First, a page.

There are many people who do not like the statistic Wins Above Replacement (WAR) because, for various reasons, they don’t agree with the math. There are many people who do not like it because they don’t like the defensive component, or they feel like the offensive component doesn’t weigh things properly, or they are opposed to one catch-all kind of statistic or they feel strongly that there are much more accurate ways to rate a ballplayer. There are lots of reasons to like or dislike WAR.
And, then, I suspect, there are some who don’t like WAR because it ranks Lou Whitaker as one of the best second basemen in baseball history.
Well, obviously, the Whitaker WAR is just one thing … but it’s an example of a statistic clashing against what is an accepted world view. There are numerous other examples (the mot recent being WAR rating Mike Trout as a significantly more valuable player than Miguel Cabrera). But I suspect Whitaker is the most striking case.
Many baseball fans seemed sure they had Whitaker pegged accurately when he retired — he was a nice second baseman who teamed well his his baseball soulmate Alan Trammel for some good Tigers teams in the 1980s. He made a handful of All-Star Games, won some Gold Gloves, was a .275 or so hitter and that was that. When he came up for the Hall of Fame vote, he got 15 votes (less than half of Dave Stewart), fell off the ballot*, and that was that.
*That year, Dave Winfield and Kirby Puckett were both elected in their first year on the ballot. WAR shows Whitaker to be worth 10 more wins than Winfield, 24 more than Puckett.
Now, how in the heck does WAR turn Lou Whitaker into the sixth-best second baseman in baseball history?
Top second basemen by WAR
1. Rogers Hornsby, 126.9
2. Eddie Collins, 123.9
3. Joe Morgan, 100.3
4. Nap Lajoie, 89.6
5. Charlie Gehringer, 80.8
6. Lou Whitaker, 74.8
7. Bobby Grich, 71.0
8. Frankie Frisch, 70.1
9. Ryne Sandberg, 67.7
10. Robbie Alomar, 66.7
Let’s say you are one of many who saw Whitaker as a perfectly fine player but certainly not an all-time great. That WAR number forces you to make a call. You can question everything you’ve ever heard, read or thought about Whitaker and change your mind and look at him in a new way. You also can disregard WAR as a viable statistic or decide Whitaker must be an anomaly. I think it’s tempting (and a lot easier) to do the latter.
But let’s try looking at Whitaker the way WAR does. Let’s say we compare him with someone who is widely viewed as an all-time great — Robbie Alomar. He was a second-ballot Hall of Famer — he missed on first ballot, it seems, only because of a protest vote over a spitting incident that stained his career a bit. Alomar made 12 All-Star teams, won 10 Gold gloves, hit .300 for his career, got first place MVP votes in 1999 and 2001, etc. How in the world does WAR rank Whitaker ahead of this guy?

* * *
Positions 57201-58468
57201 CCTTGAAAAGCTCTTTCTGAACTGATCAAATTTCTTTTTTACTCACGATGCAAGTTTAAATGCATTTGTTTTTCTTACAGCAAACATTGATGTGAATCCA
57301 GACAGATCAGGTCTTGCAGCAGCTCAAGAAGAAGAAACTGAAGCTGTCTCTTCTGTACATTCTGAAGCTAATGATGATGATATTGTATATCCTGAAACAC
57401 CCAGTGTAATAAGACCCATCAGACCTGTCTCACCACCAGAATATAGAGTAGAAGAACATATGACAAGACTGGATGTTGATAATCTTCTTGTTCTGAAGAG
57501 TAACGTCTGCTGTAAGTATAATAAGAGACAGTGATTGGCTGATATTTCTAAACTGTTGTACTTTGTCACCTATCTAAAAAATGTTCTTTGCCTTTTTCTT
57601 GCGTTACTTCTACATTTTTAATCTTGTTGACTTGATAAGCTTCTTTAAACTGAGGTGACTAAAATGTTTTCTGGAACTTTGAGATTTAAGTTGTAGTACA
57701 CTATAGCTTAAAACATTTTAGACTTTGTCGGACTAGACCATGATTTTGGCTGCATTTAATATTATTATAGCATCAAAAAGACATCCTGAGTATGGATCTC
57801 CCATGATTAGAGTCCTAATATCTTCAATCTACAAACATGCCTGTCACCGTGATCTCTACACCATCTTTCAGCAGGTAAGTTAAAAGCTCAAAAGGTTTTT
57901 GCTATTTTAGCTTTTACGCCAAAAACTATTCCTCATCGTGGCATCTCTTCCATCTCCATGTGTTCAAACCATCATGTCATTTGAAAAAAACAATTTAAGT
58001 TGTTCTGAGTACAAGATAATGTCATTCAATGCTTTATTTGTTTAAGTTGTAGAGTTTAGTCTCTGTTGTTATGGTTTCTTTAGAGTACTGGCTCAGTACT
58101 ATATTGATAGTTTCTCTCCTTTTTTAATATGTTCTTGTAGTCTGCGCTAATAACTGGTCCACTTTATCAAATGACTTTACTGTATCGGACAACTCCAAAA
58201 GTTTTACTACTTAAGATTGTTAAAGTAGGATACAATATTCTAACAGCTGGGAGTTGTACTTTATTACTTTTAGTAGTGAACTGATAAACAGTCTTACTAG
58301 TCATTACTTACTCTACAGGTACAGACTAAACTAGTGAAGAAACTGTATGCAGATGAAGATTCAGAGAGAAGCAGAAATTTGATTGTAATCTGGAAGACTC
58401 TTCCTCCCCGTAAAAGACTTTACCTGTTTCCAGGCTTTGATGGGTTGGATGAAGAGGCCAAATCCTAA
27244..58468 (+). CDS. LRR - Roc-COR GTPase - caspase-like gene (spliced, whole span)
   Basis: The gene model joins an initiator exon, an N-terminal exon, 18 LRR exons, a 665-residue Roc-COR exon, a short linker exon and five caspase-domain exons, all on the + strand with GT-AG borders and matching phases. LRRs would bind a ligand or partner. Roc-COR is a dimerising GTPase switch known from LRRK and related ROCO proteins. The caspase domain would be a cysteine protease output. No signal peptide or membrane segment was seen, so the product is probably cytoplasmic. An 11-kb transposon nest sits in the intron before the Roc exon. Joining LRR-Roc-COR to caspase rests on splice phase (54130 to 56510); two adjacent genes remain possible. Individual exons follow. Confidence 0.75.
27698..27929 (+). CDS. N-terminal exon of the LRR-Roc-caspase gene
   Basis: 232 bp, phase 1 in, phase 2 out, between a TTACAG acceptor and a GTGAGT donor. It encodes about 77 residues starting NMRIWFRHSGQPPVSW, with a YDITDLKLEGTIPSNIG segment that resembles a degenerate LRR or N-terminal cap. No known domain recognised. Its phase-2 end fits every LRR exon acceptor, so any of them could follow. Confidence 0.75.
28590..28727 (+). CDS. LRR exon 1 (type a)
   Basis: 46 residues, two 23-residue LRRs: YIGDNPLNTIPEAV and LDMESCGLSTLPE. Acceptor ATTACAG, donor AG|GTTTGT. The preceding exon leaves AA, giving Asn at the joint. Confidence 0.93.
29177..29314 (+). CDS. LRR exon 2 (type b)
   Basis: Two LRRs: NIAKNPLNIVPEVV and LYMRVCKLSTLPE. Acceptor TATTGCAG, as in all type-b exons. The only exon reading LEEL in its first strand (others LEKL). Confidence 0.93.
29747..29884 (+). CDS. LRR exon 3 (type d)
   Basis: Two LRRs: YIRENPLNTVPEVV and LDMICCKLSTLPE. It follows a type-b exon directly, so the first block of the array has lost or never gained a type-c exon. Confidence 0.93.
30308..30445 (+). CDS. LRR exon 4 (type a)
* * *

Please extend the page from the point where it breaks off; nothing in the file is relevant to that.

Well, it starts on the defensive side: WAR (both Fangraphs and Baseball Reference) view Whitaker as a superior second baseman. That might not make sense to us as fans. Alomar won TEN GOLD GLOVES. But that’s what those numbers say. Are they wrong? Maybe. But how would we know? How many times did you watch Lou Whitaker play ball? How many times did you watch Alomar? How often were you concentrating on their defensive skills?
Let’s look at their basic fielding numbers. They played almost exactly the same number of games at second base, which makes this convenient. Whitaker made 300 more putouts, had 120 more assists and had the same fielding percentage. Whitaker’s range factor was quite a bit higher over the career, and it was consistently higher when you go year by year. Again, this might mean nothing — defense is so much more difficult to quantify than offense. But certainly the numbers skew in one direction. You could at least make an argument that Whitaker was a better defender than Alomar.
How about offense? Alomar seems the better offensive player. He hit .300 for his career (to Whitaker’s .276) and stole 474 bases (300-plus more than Whitaker). He also scored 120 more runs, accounted for almost 400 more total bases.
Whitaker has his advantages too: He hit more home runs than Alomar and drew 150-plus more walks. But here’s something to remember: Alomar played in a MUCH better hitting era. When comparing players, I like to neutralize their numbers just to clear a little bit of the smoke.
Alomar’s neutralized numbers: .298/.368/.439 with 1510 runs scored, 1,124 RBIs, 1,508 runs created.
Lou Whitaker’s neutralized numbers: .282/.370/.435 with 1,508 runs, 1,179 RBIs, 1,455 runs created.
That’s awfully, awfully close. So that explains it. WAR sees them very close offensively and thinks Whitaker was the clearly better defender. You might not come around on that,. I don’t come all the way around on that (spoiler alert: I do rate Alomar higher).
But I think it’s pretty clear that when you get down to it, Whitaker was wildly under-appreciated in his time. And that’s no reason to continue not appreciating his play. He got on base, he hit with surprising power, he stole a few bases, he played excellent defense at second base … there just aren’t many players in baseball history who did all those things. We carry our biases with us, and Lou Whitaker has long been viewed as a good but hardly great baseball player. I disagree. I have him ranked as the 97th best player who ever lived.